AMESBURY — They ran, they walked, they jumped and they threw for 12 straight hours at the Amesbury High track Saturday — all to help out friend, mentor, longtime Amesbury cross-country coach Mike Farmer.
“All the love he has given over the years is coming back to him today,” Amesbury indoor and outdoor track coach Ernie Bissaillon said of Farmer, who is currently battling non-Hodgkins lymphoma.
Farmer’s diagnosis prompted his friends and rivals to put on a Miles For Mike Relay, which pulled together all the Cape Ann League track programs to help with Farmer’s day-to-day living expenses.
“Mike is a self-employed carpenter,” said Bissaillon. “Unlike me, who has sick days because I work for the school system, undergoing all the chemotherapy and the things that he is doing, it’s hard for him to work during the day. So that’s why we put on this benefit. All the funds will just go directly to him. Every last penny is going to him.”
Local companies such as Fitzgerald Real Estate, Jackson Lumber and Millworks, the Barking Dog, Merrimack Valley Glass and Mirror, Amesbury Chevrolet, New Balance, Latitudes and the Hollow Café either donated money or were on hand to help Farmer, who will also be undergoing stem cell and bone marrow transplantation in the near future.
“It’s heartwarming,” Farmer’s Newburyport rival of 20 years, Don Hennigar, said of the turnout. “Mike’s done so much for so many people for so long that this is awesome.”
“Mike is the sort of person, if somebody needed something and he could get it for them, he would, and they would never know about it,” said Bissaillon. “He was always there for people.”
Current Amesbury outdoor and indoor track team captain Perry Mroz, on hand to help, said that Farmer has had a great influence on him.
“It really (stinks) not having him here,” said Mroz, adding that joining the track team was the best decision he ever made. “Not having him for the outdoor season is brutal. Because we had him for the indoor. But it’s great to see all these people come out — some of them I’ve never seen before in my life — but clearly he is a celebrity when it comes to this area.”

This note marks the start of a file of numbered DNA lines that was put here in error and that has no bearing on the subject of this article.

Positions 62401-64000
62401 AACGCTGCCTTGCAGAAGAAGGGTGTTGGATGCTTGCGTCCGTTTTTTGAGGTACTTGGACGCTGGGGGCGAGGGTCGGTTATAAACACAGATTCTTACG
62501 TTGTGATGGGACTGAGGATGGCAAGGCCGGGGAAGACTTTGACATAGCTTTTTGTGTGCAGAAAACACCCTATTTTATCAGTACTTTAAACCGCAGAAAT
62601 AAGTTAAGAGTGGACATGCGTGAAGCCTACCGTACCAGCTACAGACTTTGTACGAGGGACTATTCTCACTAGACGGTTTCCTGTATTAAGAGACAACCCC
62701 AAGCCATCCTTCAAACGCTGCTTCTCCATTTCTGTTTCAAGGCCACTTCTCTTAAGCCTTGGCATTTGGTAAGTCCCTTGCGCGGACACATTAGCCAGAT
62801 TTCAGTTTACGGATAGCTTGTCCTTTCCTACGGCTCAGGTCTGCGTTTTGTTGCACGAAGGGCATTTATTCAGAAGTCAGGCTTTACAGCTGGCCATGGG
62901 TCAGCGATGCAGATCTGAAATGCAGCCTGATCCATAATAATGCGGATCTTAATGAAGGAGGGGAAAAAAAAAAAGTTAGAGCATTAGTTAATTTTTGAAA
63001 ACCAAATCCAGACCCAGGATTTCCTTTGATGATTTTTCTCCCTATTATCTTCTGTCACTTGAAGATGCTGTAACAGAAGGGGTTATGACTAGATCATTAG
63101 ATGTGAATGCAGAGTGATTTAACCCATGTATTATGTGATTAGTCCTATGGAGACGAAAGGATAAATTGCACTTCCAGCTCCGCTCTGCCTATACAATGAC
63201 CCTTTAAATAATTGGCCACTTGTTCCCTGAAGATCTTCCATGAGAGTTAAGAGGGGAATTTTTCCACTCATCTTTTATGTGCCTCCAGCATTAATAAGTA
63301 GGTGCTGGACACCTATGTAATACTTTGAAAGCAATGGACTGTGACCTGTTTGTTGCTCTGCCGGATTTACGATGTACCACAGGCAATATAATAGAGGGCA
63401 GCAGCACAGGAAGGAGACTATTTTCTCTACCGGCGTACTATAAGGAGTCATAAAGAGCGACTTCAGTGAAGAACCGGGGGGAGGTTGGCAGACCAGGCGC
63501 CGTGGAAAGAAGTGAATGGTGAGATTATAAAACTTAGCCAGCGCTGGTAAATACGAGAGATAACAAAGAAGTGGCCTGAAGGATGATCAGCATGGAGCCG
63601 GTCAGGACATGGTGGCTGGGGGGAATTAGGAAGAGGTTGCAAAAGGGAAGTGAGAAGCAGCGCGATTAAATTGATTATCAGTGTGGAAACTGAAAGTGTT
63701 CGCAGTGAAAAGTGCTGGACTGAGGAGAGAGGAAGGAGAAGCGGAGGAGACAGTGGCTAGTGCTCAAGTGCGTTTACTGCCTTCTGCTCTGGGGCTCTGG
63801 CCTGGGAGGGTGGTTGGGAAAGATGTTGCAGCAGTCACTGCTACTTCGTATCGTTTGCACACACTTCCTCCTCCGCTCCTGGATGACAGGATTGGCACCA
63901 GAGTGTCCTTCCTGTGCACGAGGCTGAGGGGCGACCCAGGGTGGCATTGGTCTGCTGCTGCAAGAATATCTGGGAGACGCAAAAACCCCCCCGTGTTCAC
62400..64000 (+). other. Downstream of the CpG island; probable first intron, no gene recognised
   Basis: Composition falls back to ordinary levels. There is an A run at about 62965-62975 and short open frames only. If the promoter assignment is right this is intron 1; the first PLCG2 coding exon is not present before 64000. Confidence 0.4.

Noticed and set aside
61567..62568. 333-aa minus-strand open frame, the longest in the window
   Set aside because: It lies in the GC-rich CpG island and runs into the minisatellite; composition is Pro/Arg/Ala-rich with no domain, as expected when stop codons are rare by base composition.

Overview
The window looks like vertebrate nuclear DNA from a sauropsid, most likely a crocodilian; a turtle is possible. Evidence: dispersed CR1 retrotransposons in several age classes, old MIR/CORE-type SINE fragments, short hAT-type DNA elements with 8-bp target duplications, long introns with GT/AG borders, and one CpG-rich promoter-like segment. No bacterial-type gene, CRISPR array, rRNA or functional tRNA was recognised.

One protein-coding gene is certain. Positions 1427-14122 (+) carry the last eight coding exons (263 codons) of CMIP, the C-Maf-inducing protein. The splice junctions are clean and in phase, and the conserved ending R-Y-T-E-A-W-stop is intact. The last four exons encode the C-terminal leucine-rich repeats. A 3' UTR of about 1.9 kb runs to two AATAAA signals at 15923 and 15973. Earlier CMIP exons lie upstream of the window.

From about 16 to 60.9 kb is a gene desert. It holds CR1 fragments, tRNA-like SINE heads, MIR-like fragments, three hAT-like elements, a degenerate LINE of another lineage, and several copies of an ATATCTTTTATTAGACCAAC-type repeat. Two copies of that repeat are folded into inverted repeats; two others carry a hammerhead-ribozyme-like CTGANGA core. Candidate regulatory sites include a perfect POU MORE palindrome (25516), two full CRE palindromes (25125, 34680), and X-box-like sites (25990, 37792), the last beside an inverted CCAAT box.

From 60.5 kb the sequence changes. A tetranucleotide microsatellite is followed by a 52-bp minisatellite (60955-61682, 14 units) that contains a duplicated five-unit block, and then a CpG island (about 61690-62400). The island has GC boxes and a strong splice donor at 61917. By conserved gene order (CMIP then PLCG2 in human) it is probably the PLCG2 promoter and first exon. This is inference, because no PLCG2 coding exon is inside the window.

Former Indian Curtis Muse, 24, was happy to be out supporting his one-time coach.
“It would be cool to see him,” Muse said of Farmer. “But it’s nice to support him. He does a lot for the community. I ran with him for four years, at least two seasons a year. So it’s nice to help him out.”
“It feels good to support a coach who is struggling,” said Newburyport senior Dan Holbrook. “We have almost everyone on our team here. Everyone’s pretty pumped.”
Triton track coach Joe Colbert brought his entire outdoor team to the event that supported his Amesbury counterpart.
“We’ve coached against each other for the 13 years I’ve been here in the league,” Colbert said of Farmer. “We’ve worked together on many things, so I feel like I know him pretty well. He’s such a low-key, mild-mannered kind of guy; it’s hard not to get a good turnout for him.”
Many of Colbert’s runners were surprised by the turnout on a Saturday morning.
“I didn’t expected it to be this big, but there’s a lot of people here,” said Triton senior and distance runner Victoria Lojek. “It makes me feel a part of something. I’ve known people who have had cancer so this is awesome to see.”
“Some of my friends’ parents have had (cancer),” said Triton sophomore Ryan Kent. “So I’ve seen the effects and it’s pretty bad. But it’s good that people are getting together (here) and giving to a good cause.”
Farmer’s son, Sean, was at the event and found himself moved almost beyond words.
“I feel great that so many people have come out here to support him,” Sean said of his dad.